The weather was perfect. We had blue skies, sunshine and some light wind. It was approximately 16 C and I was soaking up every minute of it. The hills were challenging but I refused to walk. I kept thinking about all of the hill training I’d been doing in -30 C weather and thought “I didn’t run all those hills in the cold to walk up a hill in Bermuda!” This kept me going. Balancing out the challenge of the hills was the ocean. I just had to turn and look to my right and everything felt better. I ran with my camera today and was running, smiling and taking pictures. People probably thought I was crazy. Some of the spectators shouted “Look at her taking pictures!” and “Keep smiling girl! Keep smiling!” The spectators were friendly and encouraging, which made the race even more fun.
When I reached the famous Devil’s Hole Hill that everybody had been talking about I started to laugh. It was more like a bump than a hill! Running through Flatt’s Village was also a highlight. It was quaint and picturesque and the crowds there were also encouraging. I received a few more “Keep smiling girl!” comments. I honestly couldn’t stop smiling and probably smiled for the entire race.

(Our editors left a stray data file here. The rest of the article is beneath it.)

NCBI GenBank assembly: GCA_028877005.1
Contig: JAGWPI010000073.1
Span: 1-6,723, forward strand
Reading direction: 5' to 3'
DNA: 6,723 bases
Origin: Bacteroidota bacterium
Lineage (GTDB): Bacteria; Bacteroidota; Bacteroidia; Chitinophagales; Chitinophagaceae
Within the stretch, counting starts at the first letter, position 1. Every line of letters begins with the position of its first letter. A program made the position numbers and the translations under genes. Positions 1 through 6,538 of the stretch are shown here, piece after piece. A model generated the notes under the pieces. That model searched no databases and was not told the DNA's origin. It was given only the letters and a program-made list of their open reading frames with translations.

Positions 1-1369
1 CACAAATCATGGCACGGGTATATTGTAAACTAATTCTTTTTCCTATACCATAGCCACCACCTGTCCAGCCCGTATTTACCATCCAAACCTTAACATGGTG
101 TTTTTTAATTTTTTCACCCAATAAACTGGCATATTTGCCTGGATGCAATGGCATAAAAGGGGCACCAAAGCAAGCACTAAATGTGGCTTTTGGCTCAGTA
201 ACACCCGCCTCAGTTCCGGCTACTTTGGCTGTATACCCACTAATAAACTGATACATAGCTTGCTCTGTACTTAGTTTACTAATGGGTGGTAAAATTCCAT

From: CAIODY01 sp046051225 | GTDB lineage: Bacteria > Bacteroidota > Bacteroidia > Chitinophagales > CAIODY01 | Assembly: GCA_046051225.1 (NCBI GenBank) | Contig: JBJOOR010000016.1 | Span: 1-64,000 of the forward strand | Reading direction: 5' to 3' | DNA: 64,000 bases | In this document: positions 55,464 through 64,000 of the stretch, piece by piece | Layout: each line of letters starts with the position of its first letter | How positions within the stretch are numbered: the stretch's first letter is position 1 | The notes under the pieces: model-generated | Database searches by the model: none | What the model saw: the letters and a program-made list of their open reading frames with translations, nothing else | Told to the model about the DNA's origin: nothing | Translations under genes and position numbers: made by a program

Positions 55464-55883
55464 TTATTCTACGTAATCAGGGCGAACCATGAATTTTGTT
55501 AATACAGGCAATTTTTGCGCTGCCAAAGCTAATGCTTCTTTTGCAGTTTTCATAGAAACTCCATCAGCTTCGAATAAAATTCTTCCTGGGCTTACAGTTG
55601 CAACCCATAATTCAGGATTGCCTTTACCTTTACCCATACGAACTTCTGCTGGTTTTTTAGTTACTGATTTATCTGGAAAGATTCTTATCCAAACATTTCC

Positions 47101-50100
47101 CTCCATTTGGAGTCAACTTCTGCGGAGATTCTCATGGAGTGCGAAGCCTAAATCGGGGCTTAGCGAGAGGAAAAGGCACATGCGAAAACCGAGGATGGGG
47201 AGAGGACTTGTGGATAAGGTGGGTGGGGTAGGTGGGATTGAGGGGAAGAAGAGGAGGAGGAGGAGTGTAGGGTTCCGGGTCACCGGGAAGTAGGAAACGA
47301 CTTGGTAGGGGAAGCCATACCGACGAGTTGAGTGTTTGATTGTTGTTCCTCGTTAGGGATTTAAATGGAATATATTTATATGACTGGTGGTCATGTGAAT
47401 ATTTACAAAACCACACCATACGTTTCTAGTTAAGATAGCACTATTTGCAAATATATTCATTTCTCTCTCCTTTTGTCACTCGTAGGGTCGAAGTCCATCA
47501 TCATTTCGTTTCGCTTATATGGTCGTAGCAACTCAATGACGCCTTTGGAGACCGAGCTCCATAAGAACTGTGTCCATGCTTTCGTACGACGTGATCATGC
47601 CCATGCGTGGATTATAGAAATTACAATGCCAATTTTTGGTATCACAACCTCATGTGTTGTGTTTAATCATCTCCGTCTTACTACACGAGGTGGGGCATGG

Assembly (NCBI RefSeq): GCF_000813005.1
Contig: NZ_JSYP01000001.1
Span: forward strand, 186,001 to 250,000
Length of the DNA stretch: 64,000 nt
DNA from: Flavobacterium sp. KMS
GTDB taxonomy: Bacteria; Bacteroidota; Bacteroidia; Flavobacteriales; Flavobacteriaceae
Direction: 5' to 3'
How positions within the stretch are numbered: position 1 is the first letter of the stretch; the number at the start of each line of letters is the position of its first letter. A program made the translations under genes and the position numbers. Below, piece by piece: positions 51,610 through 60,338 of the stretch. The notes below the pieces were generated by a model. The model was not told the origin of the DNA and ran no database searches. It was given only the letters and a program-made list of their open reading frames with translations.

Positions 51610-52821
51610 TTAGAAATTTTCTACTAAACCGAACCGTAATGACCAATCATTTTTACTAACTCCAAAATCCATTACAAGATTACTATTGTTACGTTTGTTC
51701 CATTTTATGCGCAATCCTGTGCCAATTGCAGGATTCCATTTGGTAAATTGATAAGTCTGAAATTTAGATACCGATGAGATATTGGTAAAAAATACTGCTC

The roads weren’t officially closed to traffic but there weren’t too many cars. The organizers did a good job of controlling this. There was only one spot where a car drove onto the course and I was momentarily stuck behind it. I thought it was hilarious that a car slowed me down.
At around 17kms I started to feel tired. I ran this race before I learned how to fuel properly. I only took a few shot blocks, which I’ve since learned is only the equivalent to maybe half a gel. I stopped taking pictures around this point. Finally, I was heading back to Front Street. I was so excited when I saw the bird cage that I tried to run straight through but the race volunteers told me I had to go to my left and up another small incline. I started shouting “For the half marathon?” and they said it was. I had it in my head that they would accidentally send me back onto the course for the full. When I got back onto Front Street I knew that I was close to my goal. I saw Dan up ahead and sped up. I was so excited and when I crossed the finish line I knew I had run my first half marathon PB since 2012. I finished in 2:11:57! A PB by approximately 10 minutes. I was ecstatic, especially considering I hadn’t tapered and had run a challenging 10k the day before.